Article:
Detailed Information on Mitral Valve Prolapse


Mitral valve prolapse is also known as click-murmur syndrome. Mitral valve prolapse (MVP) is a common heart disorder. Mitral valve prolapse is a common condition occurring in approximately 4 – 18% of the population. It comes when the valve between your heart’s left upper chamber (left atrium) and the left lower chamber doesn’t close properly. When the left ventricle contracts, the valve’s leaflets bulge (prolapse) upward or back into the atrium. Mitral valve prolapse is a common condition occurring in approximately 4 – 18% of the population. Mitral valve prolapse affects slightly more than 2 percent of adults in the United States.

Men and women appear to develop MVP in similar numbers. It is seen most commonly in women from 20 to 40 years old, but also occurs in men. Conditions linked to MVP include magnesium deficiencies, extended catecholamine productions, anxiety, depression, migraines, allergies and asthma. Mitral valve prolapse sometimes leads to blood leaking backward into the left atrium, a condition called mitral valve regurgitation. The mitral valve prolapse (MVP) syndrome has a strong hereditary tendency. Affected family members are often tall, thin, with long arms and fingers, and straight backs.

Mitral valves that are structurally abnormal can elevate the risk for bacterial infection. Some forms of mitral valve prolapse appear to be passed down through families (inherited). Mitral valve prolapse has been related with Marfan syndrome (a disorder present from birth) and Graves’s disease. Some people with mitral valve prolapse may also have a hole in their heart called an atrial septal defect. Most people with mitral valve prolapse have symptoms include chest pain, a rapid pulse, palpitations (awareness of heartbeats), migraine headaches, fatigue, and dizziness. Most of the time, there are no (or few) symptoms, and treatment is not needed.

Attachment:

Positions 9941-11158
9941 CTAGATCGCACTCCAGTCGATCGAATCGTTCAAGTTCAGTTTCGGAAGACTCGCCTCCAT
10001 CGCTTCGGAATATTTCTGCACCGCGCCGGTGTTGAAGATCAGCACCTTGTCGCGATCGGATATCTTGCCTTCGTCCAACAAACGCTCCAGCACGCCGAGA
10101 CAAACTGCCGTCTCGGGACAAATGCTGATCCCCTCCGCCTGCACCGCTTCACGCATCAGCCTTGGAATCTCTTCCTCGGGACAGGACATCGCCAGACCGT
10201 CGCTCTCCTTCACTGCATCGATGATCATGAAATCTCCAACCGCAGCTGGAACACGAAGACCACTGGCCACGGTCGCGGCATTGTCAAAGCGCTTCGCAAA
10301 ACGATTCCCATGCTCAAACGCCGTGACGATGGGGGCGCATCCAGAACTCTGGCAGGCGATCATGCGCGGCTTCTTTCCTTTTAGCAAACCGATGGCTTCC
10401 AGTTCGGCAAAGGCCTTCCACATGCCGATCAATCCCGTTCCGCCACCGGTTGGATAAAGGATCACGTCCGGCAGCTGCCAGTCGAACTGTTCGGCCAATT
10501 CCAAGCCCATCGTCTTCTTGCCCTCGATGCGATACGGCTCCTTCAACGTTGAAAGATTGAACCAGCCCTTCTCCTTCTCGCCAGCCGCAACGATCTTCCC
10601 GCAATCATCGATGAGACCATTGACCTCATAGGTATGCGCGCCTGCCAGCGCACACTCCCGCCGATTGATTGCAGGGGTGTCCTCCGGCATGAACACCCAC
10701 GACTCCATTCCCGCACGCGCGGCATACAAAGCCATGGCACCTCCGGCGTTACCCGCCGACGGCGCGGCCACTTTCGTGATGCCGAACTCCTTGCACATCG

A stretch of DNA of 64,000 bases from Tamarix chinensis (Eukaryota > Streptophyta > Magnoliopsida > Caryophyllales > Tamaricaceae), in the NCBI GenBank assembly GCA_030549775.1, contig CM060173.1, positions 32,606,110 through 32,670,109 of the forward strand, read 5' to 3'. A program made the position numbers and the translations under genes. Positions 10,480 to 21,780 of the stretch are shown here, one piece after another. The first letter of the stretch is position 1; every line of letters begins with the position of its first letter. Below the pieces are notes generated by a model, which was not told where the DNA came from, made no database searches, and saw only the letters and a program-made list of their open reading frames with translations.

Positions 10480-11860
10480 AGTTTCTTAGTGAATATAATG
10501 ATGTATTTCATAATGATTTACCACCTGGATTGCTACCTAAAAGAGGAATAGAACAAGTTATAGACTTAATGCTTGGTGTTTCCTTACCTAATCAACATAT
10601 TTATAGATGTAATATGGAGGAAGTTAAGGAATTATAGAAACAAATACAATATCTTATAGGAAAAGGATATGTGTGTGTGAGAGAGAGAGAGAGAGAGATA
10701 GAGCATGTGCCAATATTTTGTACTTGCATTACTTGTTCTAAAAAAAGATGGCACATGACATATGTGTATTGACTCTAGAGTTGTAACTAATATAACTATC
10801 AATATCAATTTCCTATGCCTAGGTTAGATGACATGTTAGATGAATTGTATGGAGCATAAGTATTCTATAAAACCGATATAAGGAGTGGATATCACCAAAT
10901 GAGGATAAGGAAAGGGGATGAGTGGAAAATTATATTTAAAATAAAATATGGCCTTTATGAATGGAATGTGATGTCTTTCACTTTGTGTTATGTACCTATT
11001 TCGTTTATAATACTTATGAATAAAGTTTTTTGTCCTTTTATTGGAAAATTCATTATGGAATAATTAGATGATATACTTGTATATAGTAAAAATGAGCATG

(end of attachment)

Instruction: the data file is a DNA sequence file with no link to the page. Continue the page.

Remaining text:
If you need treatment for MVP, medicines can help relieve symptoms or prevent complications. Some medications that are used are beta-blockers, calcium channel blockers, anti-anxiety agents, and antidepressants, anti-diarrheal and acid controllers. Avoid medications that contain stimulants, such as epinephrine and pseudoehedrine. Eliminate nervous system stimulants, such as caffeine and sugar. Alcohol is not usually tolerated well by MVPS patients. MVPS patients should drink 64 ounces of fluid per day; more in hot weather, to keep from dehydrating. Start an aerobic exercise program. Build up gradually to at least 30 minutes, five times a week.